Running Second Copy over the 100 Mb LAN updates the computers in half a minute, unless I've done something absurd like delete DOCS on one machine. (It happens! but multiple-computer backups, a CD backup done weekly, and daily copies to an alternate directory on the desktop machine keeps minimizes the pain). Data rates are much slower over the wireless LAN, running from 1 to 11 Mb/sec depending on signal quality, so I have a number of smaller profiles aimed at updating just one project, the one I'm working on. So a sync operation never takes long.
Unlike Briefcase, Second Copy is intuitive to use, and maintains up to 25 copies of old versions of files. In a year I've never had to go back to one of these old versions, but it's reassuring to know they are there. The program offers all sorts of other features I've never used. No doubt they are wonderful, but the basic functionality is enough to eliminate the need for any sort of backup hardware on the laptop.
Ganssle Homeland Security
All of this connectivity and file sharing is wonderful and awful. DSL was a bust here in Baltimore, both slow and crippled by Verizon's poor support. I've had very good luck with a cable modem. The provider is one of the smallest cable companies around so there's little network traffic. I can count on 1 Mb/sec rates. That's not bad for $35/month.
But the cable connection is an invitation to exploitation. Windows Explorer shows a dozen or more PCs hanging on the cable, each wide open, their C drives exposed. Astonishingly, most users don't even disable file sharing, which would offer at least some minimal isolation from the 'net wolves. deserves accolades as one of the Good Guys. His site (https://grc.com) has a free service called ShieldsUP that attempts to probe your computer's ports and get access to your system. It's benign, and if successful simply reports the problem. Highly recommended for anyone with any Internet connection.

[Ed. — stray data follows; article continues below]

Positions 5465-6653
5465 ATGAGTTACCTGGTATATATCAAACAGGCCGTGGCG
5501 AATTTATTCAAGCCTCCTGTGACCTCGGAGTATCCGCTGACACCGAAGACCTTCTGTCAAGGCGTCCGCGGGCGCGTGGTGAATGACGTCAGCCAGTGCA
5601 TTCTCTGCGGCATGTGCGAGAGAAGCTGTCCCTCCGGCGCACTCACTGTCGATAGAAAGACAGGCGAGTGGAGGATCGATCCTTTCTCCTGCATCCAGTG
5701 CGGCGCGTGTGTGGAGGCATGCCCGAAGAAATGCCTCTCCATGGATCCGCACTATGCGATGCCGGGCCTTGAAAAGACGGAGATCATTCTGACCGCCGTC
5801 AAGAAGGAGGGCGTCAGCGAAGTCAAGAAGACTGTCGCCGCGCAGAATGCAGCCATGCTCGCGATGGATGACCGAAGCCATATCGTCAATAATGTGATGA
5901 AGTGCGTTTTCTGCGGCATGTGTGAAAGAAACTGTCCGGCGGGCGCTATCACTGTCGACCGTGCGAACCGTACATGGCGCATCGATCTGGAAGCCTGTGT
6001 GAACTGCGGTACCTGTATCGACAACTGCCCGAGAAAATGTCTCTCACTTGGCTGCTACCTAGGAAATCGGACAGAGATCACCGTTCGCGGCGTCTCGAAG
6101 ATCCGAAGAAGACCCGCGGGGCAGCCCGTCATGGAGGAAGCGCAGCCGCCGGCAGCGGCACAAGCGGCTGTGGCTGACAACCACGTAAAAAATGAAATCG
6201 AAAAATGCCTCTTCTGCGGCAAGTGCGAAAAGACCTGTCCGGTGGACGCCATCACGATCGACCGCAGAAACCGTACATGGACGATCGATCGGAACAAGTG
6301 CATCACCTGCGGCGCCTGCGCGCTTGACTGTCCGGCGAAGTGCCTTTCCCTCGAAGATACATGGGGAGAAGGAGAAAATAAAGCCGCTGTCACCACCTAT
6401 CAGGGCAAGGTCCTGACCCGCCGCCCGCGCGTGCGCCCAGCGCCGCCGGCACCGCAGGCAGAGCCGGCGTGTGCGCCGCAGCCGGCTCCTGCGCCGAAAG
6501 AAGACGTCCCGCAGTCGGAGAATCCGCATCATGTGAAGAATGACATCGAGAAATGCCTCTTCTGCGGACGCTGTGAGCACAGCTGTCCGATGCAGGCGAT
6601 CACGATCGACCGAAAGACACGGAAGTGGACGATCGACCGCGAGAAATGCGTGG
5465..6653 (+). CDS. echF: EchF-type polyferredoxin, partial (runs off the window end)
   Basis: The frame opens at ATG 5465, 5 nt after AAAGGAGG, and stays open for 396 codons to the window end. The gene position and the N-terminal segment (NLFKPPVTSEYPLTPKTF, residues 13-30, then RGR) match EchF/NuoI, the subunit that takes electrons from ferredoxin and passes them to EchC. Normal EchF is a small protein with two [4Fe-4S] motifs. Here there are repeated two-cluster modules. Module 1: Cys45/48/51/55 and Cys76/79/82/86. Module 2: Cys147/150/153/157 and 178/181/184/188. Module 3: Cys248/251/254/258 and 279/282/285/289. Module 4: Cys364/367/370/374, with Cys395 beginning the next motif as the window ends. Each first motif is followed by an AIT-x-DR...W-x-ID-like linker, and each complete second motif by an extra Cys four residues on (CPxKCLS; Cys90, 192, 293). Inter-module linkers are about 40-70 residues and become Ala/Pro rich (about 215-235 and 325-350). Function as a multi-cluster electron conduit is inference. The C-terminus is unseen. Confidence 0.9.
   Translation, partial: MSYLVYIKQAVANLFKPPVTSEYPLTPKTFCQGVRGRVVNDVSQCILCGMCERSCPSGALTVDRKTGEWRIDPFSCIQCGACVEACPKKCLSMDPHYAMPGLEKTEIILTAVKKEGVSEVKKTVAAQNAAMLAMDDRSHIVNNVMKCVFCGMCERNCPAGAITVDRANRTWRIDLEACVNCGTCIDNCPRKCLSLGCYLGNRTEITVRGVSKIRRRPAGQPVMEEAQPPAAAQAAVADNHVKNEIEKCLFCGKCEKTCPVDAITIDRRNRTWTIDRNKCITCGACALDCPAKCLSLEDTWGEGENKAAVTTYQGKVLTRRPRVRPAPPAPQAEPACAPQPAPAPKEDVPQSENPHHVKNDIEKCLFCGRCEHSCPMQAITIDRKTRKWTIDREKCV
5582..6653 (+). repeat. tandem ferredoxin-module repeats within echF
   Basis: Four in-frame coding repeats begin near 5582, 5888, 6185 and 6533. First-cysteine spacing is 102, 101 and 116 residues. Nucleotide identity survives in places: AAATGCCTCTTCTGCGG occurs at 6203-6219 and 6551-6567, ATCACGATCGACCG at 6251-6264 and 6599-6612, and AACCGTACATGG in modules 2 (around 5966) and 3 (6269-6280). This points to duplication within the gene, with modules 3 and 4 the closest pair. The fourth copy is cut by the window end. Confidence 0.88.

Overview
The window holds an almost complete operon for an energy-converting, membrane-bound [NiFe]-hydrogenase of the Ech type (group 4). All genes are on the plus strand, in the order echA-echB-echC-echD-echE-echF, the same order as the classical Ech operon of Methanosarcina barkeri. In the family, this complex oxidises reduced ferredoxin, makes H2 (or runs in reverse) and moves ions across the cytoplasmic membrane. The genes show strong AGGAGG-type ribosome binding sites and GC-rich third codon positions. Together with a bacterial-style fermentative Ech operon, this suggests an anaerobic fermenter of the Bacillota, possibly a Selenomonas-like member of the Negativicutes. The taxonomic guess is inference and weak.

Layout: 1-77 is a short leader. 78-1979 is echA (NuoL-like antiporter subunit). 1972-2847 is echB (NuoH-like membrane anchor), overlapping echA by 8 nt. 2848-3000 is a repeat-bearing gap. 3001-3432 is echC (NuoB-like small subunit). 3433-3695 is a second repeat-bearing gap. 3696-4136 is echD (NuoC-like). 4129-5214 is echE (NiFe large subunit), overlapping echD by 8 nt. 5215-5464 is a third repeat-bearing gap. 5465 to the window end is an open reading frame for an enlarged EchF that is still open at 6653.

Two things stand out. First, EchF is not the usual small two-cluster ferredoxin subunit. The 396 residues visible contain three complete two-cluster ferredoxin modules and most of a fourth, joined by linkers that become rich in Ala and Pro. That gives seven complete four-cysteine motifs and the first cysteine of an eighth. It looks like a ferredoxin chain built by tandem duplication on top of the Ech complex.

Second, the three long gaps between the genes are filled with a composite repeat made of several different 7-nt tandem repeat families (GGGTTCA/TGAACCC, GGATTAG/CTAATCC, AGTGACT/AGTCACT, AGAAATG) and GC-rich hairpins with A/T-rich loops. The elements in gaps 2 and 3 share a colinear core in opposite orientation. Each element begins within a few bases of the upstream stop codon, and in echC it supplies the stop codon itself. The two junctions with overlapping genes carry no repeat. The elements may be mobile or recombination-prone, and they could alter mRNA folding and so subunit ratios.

ShieldsUP showed that every software firewall I installed had issues. All offered some protection. Some brought the system to its knees (McAfee's was so bad and so persistent I had to reformat the disk to totally eliminate it). The best were defeated by the wiles of my children, who seem determined to load games and plug-ins that open ports and install limited servers.
But the software firewalls did show the vulnerability of a cable-connected PC. On average they picked up 5-10 port scans per minute. The forces of evil are aggressive and determined. They will bust in unless kept at bay with decent technology.
Enter Linksys (www.linksys.com). Their sub-$100 Etherfast Cable/DSL router installs between the cable modem and the rest of the network, and serves as a four port 100 Mb hub and firewall with muscle. The unit assigns IP addresses - fake IPs, ones not visible to the Internet - to each computer on the LAN, gets its own dynamic IP from the ISP, and then routes packets as needed.
I hate to install software and hardware, dreading the agony of digging through a huge manual aimed at the brain-dead user but lacking the info needed to do a decent setup. The Linksys sat on the shelf for far too long, waiting for me to overcome my reluctance to tangle with its configuration. Turns out, the Linksys folks qualify as Good Guys. Installation took 15 minutes and was painless. Hit the router's IP and it serves web pages with all of the setup information. It auto-configured properly, with all ports blocked. Nobody can get in. ShieldsUP, which I run often, confirms that the LAN is not visible to the outside world.
It is possible to poke holes in the router, to enable ports to support, say, an FTP server. In this high threat cyberworld that seems far riskier than any benefit. I keep all ports blocked.
Happy with the router I later added a Linksys Wireless Access Point (WAP), a box that hangs on the LAN and offers wireless connections to up to 32 computers. It also had a hassle-free installation. Encryption options keep unwanted passers-by from logging in with their own laptops.
The Linksys router is but part of a careful defense against the cursed hackers. It won't do much about viruses, for instance. To thwart at least some of these attacks I refuse to use Outlook. The program is fine, I suppose, but is the hackers' favorite target. Using a program that's constantly under attack is like driving a car with no oil. Pretty soon, maybe real soon, something is going to go seriously wrong.